Sea-level rise (SLR), one of the predicted effects of climate change, is expected to significantly affect coastal biodiversity of islands in Southeast Asia and the Pacific. While its primary effects are flooding and erosion, SLR also has important secondary impacts such as human relocation into wildlife habitats that are often overlooked. To assess the primary effects of SLR, Wetzel et al. (2012) modeled levels of inundation and erosion under scenarios of 1, 3, and 6 meter sea-level rises on 1,287 islands in Australasia, Oceania, and Indo-Malaysia. They also estimated secondary effects by analyzing flooded urban and intensive agricultural areas and assuming that equal proportions of habitat were lost in the hinterland due to human migration. By comparing these areas to 106 mammal distributions, they determined the habitat areas and ranges that could potentially be lost. The authors found that depending on the scenario, islands lost 3–32% of their coastal zones and displaced 8–52 million people, leading to dramatic losses of habitat areas for terrestrial species. However, the relative importance of primary versus secondary effects ultimately differed greatly by region due to variance in influential factors such as island geographies and individual species distributions.—Katie Huang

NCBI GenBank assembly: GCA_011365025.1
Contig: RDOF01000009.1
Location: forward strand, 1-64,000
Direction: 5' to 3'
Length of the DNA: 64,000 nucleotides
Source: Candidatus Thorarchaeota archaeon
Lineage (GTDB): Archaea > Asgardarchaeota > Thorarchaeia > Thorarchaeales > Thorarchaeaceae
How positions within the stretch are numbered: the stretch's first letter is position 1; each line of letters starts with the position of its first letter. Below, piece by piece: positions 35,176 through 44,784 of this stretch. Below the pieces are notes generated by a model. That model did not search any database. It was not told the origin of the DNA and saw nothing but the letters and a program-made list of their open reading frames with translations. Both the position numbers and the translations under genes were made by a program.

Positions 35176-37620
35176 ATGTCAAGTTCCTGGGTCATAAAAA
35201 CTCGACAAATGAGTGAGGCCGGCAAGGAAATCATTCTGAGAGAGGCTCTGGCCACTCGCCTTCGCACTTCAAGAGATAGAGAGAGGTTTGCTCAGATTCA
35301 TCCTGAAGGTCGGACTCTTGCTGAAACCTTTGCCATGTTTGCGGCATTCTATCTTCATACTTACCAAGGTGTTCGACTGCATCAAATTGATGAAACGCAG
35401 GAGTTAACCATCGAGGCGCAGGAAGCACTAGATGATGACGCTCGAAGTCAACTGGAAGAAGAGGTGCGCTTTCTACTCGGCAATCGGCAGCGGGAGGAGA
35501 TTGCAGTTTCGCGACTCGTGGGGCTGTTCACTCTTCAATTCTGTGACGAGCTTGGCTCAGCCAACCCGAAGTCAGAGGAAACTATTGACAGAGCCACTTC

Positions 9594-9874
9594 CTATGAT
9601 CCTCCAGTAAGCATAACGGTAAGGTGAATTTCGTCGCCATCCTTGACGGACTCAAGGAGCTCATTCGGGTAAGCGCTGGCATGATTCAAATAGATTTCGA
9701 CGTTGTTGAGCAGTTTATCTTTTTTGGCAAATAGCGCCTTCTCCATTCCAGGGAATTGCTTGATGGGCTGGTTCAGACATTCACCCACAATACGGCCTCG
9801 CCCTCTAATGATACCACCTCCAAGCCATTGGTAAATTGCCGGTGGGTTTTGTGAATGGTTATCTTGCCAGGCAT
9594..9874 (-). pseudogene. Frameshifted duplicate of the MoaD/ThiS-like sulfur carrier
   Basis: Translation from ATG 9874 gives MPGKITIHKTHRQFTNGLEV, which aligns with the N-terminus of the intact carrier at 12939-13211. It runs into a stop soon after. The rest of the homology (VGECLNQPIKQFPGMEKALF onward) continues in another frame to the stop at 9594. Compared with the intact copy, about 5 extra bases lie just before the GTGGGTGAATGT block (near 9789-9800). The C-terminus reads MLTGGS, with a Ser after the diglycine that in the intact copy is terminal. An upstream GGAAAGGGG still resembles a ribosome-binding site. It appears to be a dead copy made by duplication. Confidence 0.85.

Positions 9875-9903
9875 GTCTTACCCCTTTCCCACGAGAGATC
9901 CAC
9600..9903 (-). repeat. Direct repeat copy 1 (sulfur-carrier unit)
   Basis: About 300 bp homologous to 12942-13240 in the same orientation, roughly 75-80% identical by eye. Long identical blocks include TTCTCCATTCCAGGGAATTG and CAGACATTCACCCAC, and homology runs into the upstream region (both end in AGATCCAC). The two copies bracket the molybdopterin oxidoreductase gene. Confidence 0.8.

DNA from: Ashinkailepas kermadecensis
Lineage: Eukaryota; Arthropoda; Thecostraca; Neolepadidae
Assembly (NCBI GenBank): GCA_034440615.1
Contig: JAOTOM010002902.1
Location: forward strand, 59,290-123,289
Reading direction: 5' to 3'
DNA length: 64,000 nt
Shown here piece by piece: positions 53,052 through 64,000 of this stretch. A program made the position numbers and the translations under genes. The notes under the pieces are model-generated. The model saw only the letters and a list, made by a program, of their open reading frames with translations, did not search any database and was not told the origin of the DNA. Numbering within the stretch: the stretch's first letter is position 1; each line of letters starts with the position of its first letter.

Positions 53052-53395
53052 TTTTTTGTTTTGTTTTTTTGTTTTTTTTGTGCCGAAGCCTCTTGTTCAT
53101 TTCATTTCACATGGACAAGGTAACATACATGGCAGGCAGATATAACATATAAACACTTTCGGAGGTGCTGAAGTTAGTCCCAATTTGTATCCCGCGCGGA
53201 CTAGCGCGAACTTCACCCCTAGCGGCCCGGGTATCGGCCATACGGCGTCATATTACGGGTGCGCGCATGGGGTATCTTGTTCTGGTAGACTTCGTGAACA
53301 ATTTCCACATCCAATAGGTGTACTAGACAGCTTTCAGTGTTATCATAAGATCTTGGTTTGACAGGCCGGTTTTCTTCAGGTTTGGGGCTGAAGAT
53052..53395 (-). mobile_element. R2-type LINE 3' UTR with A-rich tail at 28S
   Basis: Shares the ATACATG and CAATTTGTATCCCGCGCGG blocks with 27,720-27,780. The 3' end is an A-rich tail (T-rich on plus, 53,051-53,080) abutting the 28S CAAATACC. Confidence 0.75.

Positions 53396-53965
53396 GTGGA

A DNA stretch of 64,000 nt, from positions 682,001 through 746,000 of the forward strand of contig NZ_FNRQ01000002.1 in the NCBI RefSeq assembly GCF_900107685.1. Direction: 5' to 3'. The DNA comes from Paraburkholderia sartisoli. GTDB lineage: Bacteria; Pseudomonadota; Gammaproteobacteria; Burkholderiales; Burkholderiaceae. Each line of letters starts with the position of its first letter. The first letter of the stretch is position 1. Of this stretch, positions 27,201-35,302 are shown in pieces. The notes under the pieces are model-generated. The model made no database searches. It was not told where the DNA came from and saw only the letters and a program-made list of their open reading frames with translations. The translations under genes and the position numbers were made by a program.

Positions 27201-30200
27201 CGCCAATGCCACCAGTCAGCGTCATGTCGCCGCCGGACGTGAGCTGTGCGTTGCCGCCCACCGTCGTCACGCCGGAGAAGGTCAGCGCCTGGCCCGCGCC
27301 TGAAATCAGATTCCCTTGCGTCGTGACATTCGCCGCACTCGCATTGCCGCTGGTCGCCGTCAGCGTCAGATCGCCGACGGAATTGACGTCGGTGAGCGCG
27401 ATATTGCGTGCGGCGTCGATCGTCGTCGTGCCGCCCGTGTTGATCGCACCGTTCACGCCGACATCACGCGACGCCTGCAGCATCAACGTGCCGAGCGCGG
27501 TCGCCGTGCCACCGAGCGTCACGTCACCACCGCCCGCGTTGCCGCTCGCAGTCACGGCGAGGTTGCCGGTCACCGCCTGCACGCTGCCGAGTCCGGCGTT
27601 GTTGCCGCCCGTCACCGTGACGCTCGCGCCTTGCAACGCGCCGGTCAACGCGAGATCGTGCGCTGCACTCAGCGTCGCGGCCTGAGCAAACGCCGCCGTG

Wetzel, F.T., Kissling, W.D., Beissmann, H., Penn, D.J., 2012. Future climate change driven sea-level rise: secondary consequences from human displacement for island biodiversity. Global Change Biology 18, 2707–2719.
Wetzel et al. studied 1,287 islands in the biogeographical realms of Australasia, Oceania, and Indo-Malaysia, regions particularly vulnerable to biodiversity loss because of coastal flooding. Although they initially considered 12,983 islands, the authors ultimately excluded those that were likely to become completely submerged as well as those that would not be exposed to secondary effects. To determine the primary effects of SLR, they modeled scenarios of 1, 3, and 6 meter sea-level rises and calculated the area of land affected by flooding and shoreline recession due to erosion. They estimated the secondary effects of SLR by determining the proportion of inundated urban and agricultural areas. Under the assumption that the populations of these areas would relocate to similarly sized regions in the hinterland, they were able to determine how much land would be converted from potential habitat to human populated areas. Wetzel et al. also assessed how primary and secondary SLR effects affected species distributions using data concerning 109 species of mammals. Assigning this data to 106 islands, they analyzed how habitat ranges were affected, making sure to account for individual habitat data for each species by assuming that species ranges were reduced proportionally to the loss of hinterland.